Tempted as we may be, we should not regard Fig. 8-11 as an infallible field guide to rainbow colors. Many factors besides drop size determine rainbow colors in nature. Among these are (1) the horizontal depth of rain showers (a thin sheet of rain will produce less vivid colors than a thick one), (2) the range of raindrop sizes in a shower (many different drop sizes coexist in rainfall, not just the solitary sizes of Fig. 8-11), (3) scattering and absorption by other atmospheric particles (e.g., dust or haze can produce reddened sunlight and thus reddened rainbows), (4) flattening of falling raindrops by air drag, and (5) the illumination of the rainbow’s background.

For now, we concentrate on the last (but far from least) of these real-world effects, the rainbow’s background illumination. Remember that rainbow light can interfere locally with itself in the raindrop, but interference will not affect incoherent light from the background. Thus the rainbow’s colors are mixed additively with those of the background. In a specially prepared scene such as Fig. 8-2, we all but eliminate background light by draping the background in black. Note that the very thin spray of droplets in Fig. 8-2 yields a bow bright enough to be seen against black velvet, but that the bow disappears against the light-colored bricks.

So Fig. 8-2 suggests that if we took such extreme measures on the scale of a rain shower, we would see a rainbow with purer, more distinct colors. Obviously it is impractical to drape landscapes in black velvet on the chance that we might see a naturally occurring rainbow. However, we can achieve much the same effect if we remove the background electronically, rather than physically, when we analyze digitized images of rainbows.[54]

If in a digitized image we average along many different radial slices across a rainbow, we can get an accurate idea of its intrinsic colors (i.e., with background light removed), rather than merely its observed colors (i.e., with background light included). Naturally, if we include the background illumination, we will measure rainbow colors as we usually see them. We distinguish between observed and intrinsic rainbow colors because the intrinsic colors tell us how sunlight and the raindrops have contributed to the rainbow, independent of the myriad color variations in the cloud background. So let us examine these observed and intrinsic colors for a cloudbow and three separate rainbows-- Fig. 8-1 and Figs. 7-20, 7-21, and 8-8, respectively.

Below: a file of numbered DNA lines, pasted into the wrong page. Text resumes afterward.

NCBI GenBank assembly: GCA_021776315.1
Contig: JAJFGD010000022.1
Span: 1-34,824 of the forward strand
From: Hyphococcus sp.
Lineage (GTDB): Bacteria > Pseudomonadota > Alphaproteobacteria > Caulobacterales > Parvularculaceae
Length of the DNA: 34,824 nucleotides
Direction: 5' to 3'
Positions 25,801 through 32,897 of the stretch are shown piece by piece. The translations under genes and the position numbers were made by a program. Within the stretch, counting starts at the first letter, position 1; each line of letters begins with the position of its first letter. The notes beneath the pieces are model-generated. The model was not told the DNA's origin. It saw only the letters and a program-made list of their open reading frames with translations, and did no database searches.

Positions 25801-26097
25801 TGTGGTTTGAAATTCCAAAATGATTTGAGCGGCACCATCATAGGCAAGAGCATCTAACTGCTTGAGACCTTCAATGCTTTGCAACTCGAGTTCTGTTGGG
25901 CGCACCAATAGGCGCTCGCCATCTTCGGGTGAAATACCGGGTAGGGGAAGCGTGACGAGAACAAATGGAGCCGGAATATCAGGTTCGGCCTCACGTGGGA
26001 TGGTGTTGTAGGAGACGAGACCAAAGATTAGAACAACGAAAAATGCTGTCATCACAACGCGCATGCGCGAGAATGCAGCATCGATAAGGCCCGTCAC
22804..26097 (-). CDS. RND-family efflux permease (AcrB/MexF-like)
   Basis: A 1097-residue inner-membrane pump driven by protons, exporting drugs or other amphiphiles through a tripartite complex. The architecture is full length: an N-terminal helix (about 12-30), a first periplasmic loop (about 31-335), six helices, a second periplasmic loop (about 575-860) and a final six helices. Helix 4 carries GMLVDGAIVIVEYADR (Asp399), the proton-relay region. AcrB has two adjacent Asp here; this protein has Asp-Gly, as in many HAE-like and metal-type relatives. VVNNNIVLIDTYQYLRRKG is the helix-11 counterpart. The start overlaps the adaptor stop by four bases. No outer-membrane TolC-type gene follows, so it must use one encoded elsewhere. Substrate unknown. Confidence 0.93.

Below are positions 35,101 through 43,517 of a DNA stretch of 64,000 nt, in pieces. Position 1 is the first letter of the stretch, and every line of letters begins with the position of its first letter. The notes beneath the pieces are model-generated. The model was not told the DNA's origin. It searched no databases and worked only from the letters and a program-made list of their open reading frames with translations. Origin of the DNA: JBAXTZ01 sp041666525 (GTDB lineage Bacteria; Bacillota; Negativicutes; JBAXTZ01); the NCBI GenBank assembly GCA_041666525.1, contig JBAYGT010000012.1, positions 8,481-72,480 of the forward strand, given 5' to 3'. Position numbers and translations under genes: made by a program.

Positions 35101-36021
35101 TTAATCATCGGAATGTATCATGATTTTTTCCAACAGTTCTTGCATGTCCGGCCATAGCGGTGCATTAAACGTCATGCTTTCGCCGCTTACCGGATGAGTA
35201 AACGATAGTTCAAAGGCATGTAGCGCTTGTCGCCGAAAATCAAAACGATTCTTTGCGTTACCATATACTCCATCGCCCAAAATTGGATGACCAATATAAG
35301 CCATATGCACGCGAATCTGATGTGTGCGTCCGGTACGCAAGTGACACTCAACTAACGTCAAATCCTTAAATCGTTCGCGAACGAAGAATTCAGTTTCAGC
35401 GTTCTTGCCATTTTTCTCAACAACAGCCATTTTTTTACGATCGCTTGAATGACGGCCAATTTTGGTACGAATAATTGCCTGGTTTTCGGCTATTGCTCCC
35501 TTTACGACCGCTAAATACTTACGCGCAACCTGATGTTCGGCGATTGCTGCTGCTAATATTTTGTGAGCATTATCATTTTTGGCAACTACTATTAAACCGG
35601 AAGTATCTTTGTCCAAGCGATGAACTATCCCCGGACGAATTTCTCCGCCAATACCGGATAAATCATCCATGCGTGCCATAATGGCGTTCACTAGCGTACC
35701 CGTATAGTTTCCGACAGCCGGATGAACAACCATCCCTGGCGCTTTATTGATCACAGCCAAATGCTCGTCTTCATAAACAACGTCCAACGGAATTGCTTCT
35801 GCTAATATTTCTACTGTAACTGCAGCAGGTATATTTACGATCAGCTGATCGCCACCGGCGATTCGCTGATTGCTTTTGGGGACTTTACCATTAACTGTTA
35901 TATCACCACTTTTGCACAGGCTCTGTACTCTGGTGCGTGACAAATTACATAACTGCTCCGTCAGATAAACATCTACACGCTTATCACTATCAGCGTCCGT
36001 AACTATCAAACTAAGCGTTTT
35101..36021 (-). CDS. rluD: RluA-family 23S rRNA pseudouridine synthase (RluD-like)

Figure 8-12 is a colorimetric analysis of Figs. 7-20’s vivid rainbow. In Fig. 8-12 we have shown the entire gamut of perceptible colors, which is bounded by the monochromatic (i.e., 100% pure) colors of the horseshoe-shaped spectrum locus. For reference, within this locus we have marked some typical red, green, and blue color limits for color television. Because television is an additive mixing system, it can generate all of the colors within the triangle bounded by the diamonds in Fig. 8-12. Clearly television can reproduce most colors, which is another way of saying that it spans much of the human color gamut. (The television primaries shown here are actually those for a computer’s color monitor; conventional color televisions will have somewhat different primaries.)

Fig. 8-12: The CIE 1976 UCS diagram, within which are (1) the red, green, and blue primaries of a typical color television (marked by diamonds), (2) an estimated sunlight color for Fig. 7-20 (marked by an x), (3) the observed and intrinsic colors (thick and thin curves, respectively) seen as we look radially across Fig. 7-20’s rainbow.

Now look at the tiny ellipse near the sunlight color’s chromaticity (marked by an x). This ellipse is the entire gamut of observed colors in Fig. 7-20’s splendid rainbow! We drew this elliptical chromaticity curve by connecting in sequence the individual rainbow chromaticities that we measured from the outside to the inside of the bow. The ellipse seems impossibly small, especially when we imagine a beautiful rainbow in comparison to television’s presumably pedestrian colors. There is no contest; television unquestionably can both generate more colors and more vivid colors than we see in Fig. 7-20. Surely, though, Fig. 7-21’s spectacular rainbow can challenge color television. However, as we see in Fig. 8-13, once again color television has a far greater color gamut. By one measure, our color-television primaries span a color gamut some 30 times greater than that of Fig. 7-20’s observed rainbow colors, and 19 times greater than Fig. 7-21’s observed rainbow colors.[55]